4. Israel’s Converging Political Parties Makes It Easier for Americans
If there’s one thing that drives Americans crazy about Israel’s political system, it’s the multitude of parties running and getting into the Knesset. Try explaining to those who grew up in a two-party system why there’s a need for not one but two haredi parties (easy—one for Ashkenazi and one for Sephardi ultra-Orthodox), why there are four parties representing the Arab constituency (because it is large and diverse), why there really is a need for three or four different right-wing lists (and three center-left ones).
The good news is that events of the past week will make Israel’s politics a little more understandable. On the left, a historic merger between the old left’s Meretz with Ehud Barak’s newly formed and already defunct Democratic Israel, and at least one Labor MK who had crossed the line, created the new Democratic Camp which will occupy the space left of Labor. Further to the left, four predominantly-Arab parties renewed their joint list that has proved successful in the past. And on the right, two factions that had fought bitterly in the last election cycle have now converged to one, forming what is expected to be a large bloc to the right of Netanyahu. All this maneuvering means little in terms of the final outcome. At best, it can ensure that votes don’t get lost on smaller parties that fail to pass the threshold and don’t make it into the Knesset. But for those watching Israeli politics from America, life just got a bit easier. It’s no two-party system, but it’s definitely easier to follow a 10-party system than it is keeping track of 20 factions.
5. Bibi’s Buddies: Trump, Putin, Modi
Last time Israel went to elections (and it wasn’t so long ago), Benjamin Netanyahu led a campaign based on his diplomatic skills, unmatched by his rivals. And what better way of showing off these skills than by plastering huge banners starring him and President Trump shaking hands. The banners, one covering an entire building in Jerusalem and another posted alongside a major Tel Aviv thoroughfare, greeted drivers with a clear message that only Bibi can represent Israel’s interests on the world’s stage.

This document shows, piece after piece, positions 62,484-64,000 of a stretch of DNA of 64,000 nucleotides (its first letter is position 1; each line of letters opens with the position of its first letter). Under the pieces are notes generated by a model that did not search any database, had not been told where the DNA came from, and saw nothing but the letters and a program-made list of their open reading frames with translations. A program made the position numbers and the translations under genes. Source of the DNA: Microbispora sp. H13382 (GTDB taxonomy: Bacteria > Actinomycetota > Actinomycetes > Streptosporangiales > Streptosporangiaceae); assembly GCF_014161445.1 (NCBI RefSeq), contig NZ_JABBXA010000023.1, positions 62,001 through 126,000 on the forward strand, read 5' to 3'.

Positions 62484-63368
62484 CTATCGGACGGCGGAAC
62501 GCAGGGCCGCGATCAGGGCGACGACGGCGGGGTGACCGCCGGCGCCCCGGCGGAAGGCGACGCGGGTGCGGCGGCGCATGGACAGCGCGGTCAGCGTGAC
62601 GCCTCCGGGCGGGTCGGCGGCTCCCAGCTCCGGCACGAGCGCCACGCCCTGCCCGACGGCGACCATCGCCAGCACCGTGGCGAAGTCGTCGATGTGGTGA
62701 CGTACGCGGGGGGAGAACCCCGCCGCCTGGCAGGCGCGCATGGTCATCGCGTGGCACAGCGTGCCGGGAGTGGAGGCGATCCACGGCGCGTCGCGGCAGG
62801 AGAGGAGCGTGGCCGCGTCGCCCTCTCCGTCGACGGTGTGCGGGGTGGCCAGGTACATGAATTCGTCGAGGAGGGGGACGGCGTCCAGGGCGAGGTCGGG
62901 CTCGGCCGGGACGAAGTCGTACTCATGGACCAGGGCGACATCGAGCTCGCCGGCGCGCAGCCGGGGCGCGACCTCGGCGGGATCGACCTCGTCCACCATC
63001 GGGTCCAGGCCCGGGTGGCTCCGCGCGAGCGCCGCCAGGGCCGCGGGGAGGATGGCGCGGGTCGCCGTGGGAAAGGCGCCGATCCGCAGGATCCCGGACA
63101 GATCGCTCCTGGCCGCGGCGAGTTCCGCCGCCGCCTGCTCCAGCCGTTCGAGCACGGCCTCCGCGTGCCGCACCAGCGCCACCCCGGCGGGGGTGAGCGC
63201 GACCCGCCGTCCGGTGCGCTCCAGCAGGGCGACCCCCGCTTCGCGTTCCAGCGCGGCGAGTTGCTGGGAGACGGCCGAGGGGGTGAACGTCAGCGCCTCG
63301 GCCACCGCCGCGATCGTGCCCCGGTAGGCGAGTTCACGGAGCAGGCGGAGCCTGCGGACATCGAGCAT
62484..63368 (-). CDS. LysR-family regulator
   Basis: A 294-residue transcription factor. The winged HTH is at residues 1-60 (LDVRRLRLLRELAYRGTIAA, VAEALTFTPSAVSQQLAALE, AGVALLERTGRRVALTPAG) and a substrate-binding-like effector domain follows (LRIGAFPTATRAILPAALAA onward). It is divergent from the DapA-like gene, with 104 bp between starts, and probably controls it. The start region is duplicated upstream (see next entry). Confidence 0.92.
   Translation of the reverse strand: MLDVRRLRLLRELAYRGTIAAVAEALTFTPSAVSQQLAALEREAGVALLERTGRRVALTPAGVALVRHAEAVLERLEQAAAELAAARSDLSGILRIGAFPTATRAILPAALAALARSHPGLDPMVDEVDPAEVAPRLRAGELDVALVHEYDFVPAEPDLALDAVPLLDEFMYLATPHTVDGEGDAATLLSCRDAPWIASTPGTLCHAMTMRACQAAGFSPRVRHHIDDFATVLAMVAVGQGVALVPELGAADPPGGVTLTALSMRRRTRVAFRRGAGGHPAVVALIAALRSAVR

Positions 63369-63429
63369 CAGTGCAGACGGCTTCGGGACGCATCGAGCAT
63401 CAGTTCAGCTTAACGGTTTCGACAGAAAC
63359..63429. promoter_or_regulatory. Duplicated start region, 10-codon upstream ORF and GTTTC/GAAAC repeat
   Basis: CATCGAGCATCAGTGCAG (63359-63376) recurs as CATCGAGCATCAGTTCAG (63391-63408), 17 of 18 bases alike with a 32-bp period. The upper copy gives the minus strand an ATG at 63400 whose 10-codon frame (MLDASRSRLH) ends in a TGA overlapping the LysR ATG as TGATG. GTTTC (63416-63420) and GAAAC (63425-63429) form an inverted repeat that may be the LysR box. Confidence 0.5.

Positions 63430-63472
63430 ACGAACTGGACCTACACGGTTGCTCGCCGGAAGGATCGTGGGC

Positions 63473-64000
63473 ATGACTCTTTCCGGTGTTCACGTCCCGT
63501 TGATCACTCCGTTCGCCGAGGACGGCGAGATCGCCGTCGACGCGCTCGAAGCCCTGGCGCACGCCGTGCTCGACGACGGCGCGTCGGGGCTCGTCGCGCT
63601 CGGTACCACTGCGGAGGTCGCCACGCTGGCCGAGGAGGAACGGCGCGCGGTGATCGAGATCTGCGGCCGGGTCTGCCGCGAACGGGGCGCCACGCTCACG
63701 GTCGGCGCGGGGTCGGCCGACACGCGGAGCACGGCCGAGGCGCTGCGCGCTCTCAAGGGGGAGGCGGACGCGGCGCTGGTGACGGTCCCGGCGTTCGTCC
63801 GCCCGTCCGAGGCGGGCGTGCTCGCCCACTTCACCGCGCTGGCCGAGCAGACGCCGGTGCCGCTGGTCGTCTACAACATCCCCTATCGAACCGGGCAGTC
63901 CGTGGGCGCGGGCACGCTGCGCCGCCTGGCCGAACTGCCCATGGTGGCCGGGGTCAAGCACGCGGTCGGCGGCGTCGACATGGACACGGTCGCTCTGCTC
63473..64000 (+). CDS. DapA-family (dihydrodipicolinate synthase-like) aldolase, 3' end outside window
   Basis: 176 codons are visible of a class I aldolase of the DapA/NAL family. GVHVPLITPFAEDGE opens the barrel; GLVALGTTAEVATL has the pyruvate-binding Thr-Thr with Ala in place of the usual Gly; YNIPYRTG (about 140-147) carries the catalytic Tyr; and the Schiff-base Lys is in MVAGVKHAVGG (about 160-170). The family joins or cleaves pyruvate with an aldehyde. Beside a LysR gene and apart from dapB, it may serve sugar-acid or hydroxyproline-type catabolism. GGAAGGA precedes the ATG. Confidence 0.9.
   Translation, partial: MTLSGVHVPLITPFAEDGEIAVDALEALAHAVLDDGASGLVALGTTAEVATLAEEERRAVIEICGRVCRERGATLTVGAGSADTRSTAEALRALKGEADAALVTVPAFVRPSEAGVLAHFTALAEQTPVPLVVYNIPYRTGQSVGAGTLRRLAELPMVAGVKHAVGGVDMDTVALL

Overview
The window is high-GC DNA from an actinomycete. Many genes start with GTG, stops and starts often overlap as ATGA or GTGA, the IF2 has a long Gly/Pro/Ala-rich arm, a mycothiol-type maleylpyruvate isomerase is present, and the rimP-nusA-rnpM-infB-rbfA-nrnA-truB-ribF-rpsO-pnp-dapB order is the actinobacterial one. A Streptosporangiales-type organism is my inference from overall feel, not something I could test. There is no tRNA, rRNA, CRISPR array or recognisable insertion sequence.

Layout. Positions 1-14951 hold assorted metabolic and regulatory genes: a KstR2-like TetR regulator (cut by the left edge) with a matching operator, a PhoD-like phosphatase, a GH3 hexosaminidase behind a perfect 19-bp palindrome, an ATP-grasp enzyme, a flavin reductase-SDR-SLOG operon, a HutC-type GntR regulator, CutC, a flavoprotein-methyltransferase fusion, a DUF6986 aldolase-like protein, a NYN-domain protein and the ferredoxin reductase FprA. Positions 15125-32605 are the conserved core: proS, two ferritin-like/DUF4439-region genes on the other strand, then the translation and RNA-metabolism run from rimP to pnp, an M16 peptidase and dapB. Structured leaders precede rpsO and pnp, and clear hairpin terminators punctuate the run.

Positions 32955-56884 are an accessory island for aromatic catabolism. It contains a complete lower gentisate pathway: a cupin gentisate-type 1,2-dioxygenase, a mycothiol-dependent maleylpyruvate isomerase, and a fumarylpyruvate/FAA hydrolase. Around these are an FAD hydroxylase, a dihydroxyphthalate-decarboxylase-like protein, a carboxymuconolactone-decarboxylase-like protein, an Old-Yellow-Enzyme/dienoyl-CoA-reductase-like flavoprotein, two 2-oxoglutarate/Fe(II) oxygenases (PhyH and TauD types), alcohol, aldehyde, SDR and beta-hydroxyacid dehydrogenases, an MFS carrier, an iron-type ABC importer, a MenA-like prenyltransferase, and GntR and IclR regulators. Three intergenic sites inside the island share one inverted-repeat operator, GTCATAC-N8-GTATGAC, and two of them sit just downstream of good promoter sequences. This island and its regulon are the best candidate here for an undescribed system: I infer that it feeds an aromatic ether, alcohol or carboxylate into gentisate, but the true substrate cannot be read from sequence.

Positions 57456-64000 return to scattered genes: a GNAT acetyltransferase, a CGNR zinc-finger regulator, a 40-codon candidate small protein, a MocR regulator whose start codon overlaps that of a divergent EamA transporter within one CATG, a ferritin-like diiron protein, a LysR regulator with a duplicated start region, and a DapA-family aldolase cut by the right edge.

Now, with elections around the corner again, Netanyahu is trying to refresh the message, except this time Trump alone is not enough. Last week, Likud revealed three massive campaign banners each adorning an entire side of the party’s Tel-Aviv headquarters. One still depicts Bibi with his best friend Trump. The other has the Israeli leader shaking hands warmly with Russian President Vladimir Putin and on the third, a giant Bibi is pictured with Indian Prime Minister Narendra Modi. Netanyahu even made a little video clip making the point that his leadership on world affairs is in “a different league” than his political rivals. Is Putin really worth votes in the Israeli elections? And Modi? And what does Trump think about having to share Bibi’s love with two other leaders? Voters will have a chance to answer some of these questions in September.
(Photo Credit: NBCNews/Screenshot)